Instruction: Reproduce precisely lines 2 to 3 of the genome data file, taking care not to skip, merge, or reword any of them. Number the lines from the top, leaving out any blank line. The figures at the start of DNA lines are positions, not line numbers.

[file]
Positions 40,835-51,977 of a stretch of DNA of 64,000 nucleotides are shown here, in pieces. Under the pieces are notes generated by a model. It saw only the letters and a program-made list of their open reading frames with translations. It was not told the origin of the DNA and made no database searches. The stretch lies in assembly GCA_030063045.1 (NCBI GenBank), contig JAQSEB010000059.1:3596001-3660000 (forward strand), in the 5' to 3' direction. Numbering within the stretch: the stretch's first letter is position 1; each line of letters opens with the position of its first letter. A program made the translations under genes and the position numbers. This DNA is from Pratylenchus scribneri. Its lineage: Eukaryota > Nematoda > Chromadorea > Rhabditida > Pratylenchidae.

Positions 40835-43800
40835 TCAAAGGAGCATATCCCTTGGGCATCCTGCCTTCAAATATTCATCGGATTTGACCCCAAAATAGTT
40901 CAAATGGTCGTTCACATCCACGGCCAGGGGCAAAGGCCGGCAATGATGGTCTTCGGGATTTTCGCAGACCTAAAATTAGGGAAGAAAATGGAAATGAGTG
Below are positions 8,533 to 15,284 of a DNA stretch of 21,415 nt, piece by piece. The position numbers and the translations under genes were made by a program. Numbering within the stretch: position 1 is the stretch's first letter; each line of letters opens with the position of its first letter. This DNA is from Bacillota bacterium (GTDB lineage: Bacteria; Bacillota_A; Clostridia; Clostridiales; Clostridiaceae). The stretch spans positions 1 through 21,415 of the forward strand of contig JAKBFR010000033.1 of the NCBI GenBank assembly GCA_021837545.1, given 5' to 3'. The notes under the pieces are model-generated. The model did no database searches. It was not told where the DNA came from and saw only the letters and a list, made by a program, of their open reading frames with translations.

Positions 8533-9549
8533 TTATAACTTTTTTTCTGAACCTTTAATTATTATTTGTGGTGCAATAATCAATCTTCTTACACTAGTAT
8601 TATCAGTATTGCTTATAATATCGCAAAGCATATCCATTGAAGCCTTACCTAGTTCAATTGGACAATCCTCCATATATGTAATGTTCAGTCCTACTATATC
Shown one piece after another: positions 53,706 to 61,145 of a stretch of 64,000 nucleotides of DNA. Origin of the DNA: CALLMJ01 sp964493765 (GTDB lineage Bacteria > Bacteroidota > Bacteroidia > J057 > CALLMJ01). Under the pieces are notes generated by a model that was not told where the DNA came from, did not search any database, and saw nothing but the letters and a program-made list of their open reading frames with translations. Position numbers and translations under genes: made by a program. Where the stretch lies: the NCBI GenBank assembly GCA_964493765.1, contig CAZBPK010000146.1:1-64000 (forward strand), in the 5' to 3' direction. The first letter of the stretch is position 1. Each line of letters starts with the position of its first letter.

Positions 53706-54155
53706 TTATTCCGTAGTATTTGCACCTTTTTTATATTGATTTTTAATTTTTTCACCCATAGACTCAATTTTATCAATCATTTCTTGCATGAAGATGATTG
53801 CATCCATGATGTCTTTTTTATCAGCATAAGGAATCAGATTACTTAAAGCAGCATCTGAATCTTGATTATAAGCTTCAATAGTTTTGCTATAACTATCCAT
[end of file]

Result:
Positions 40835-43800
40835 TCAAAGGAGCATATCCCTTGGGCATCCTGCCTTCAAATATTCATCGGATTTGACCCCAAAATAGTT